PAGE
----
Brett Ratner Out As Oscar Producer After Gay Slur

'Brett is a good person, but his comments were unacceptable,' Academy president says in a statement.

In a move that falls right in line with the old adage "actions speak louder than words," director Brett Ratner has stepped down as producer of the 2012 Academy Awards.

Ratner submitted his resignation to the Academy of Motion Picture Arts and Sciences, the organization in charge of the Oscars, on Tuesday (November 8), according to a statement posted on The "Tower Heist" director has been making headlines over the past few days — first, due to his comments about a sexual relationship with Olivia Munn, then at a screening of "Heist," where he used a gay slur, claiming that "rehearsal is for f--s."

"He did the right thing for the Academy and for himself," Academy President Tom Sherak said in the statement. "Words have meaning, and they have consequences. Brett is a good person, but his comments were unacceptable. We all hope this will be an opportunity to raise awareness about the harm that is caused by reckless and insensitive remarks, regardless of the intent."

Ratner explained his resignation in an open letter to the entertainment industry, obtained by Deadline.

"Over the last few days, I've gotten a well-deserved earful from many of the people I admire most in this industry expressing their outrage and disappointment over the hurtful and stupid things I said in a number of recent media appearances," he wrote. "To them, and to everyone I've hurt and offended, I'd like to apologize publicly and unreservedly.

"So many artists and craftspeople in our business are members of the LGBT community, and it pains me deeply that I may have hurt them," he continued. "I should have known this all along, but at least I know it now: words do matter. Having love in your heart doesn't count for much if what comes out of your mouth is ugly and bigoted. With this in mind, and to all those who understandably feel that apologies are not enough, please know that I will be taking real action over the coming weeks and months in an effort to do everything I can both professionally and personally to help stamp out the kind of thoughtless bigotry I've so foolishly perpetuated. As a first step, I called Tom Sherak this morning and resigned as a producer of the 84th Academy Awards telecast. Being asked to help put on the Oscar show was the proudest moment of my career. But as painful as this may be for me, it would be worse if my association with the show were to be a distraction from the Academy and the high ideals it represents."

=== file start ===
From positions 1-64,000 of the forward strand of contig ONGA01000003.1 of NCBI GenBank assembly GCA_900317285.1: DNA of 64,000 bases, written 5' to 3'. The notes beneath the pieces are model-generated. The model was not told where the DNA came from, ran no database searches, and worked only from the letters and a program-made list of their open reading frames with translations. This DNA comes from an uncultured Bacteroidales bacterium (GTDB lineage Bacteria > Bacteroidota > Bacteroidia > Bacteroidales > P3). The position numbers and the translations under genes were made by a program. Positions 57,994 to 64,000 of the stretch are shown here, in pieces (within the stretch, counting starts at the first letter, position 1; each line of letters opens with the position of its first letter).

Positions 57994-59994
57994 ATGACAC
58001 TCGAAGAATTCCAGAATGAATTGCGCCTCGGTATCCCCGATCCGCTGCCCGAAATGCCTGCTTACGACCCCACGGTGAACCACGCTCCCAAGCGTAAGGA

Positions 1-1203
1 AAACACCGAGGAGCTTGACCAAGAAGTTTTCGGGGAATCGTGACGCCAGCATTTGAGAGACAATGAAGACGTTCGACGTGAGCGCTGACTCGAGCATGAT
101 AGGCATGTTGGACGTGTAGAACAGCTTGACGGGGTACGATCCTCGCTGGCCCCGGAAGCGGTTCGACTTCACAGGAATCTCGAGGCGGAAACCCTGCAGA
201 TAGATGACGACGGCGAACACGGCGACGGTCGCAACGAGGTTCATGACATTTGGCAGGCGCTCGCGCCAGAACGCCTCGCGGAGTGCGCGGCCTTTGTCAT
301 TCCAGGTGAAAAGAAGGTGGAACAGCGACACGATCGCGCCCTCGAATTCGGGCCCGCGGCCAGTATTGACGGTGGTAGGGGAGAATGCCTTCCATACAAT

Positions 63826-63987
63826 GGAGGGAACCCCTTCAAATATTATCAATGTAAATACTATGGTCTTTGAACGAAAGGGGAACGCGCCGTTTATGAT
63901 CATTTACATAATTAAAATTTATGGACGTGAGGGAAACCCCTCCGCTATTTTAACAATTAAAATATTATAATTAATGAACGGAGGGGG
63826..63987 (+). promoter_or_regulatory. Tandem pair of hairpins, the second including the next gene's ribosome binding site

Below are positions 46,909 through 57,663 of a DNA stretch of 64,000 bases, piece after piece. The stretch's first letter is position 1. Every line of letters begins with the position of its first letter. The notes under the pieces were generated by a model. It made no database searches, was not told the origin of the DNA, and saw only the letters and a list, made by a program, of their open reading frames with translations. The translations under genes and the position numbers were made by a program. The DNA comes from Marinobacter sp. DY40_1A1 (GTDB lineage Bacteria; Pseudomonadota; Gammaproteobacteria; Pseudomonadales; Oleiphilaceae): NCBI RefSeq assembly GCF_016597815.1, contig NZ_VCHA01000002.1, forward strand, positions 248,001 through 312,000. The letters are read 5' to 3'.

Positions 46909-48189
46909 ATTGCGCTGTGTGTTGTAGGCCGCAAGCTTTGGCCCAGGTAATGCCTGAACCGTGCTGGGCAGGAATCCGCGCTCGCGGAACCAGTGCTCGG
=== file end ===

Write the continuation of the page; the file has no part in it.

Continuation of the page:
Ratner apologized for the gay slur on Monday. "I apologize for any offense my remarks caused. It was a dumb and outdated way of expressing myself," Ratner said in a statement. "Everyone who knows me knows that I don't have a prejudiced bone in my body. But as a storyteller I should have been much more thoughtful about the power of language and my choice of words."

The statement was condemned by gay-rights organization GLAAD, which acknowledged the apology but said it did not go far enough.

Sherak initially stood behind Ratner as 2012 Oscar producer but warned that the organization would not put up with any more indiscretions. "The bottom line is, this won't and can't happen again," he told Deadline on Monday. "It will not happen again."

No word yet on whether this will affect plans for Ratner-recruited "Heist" star Eddie Murphy to host the show.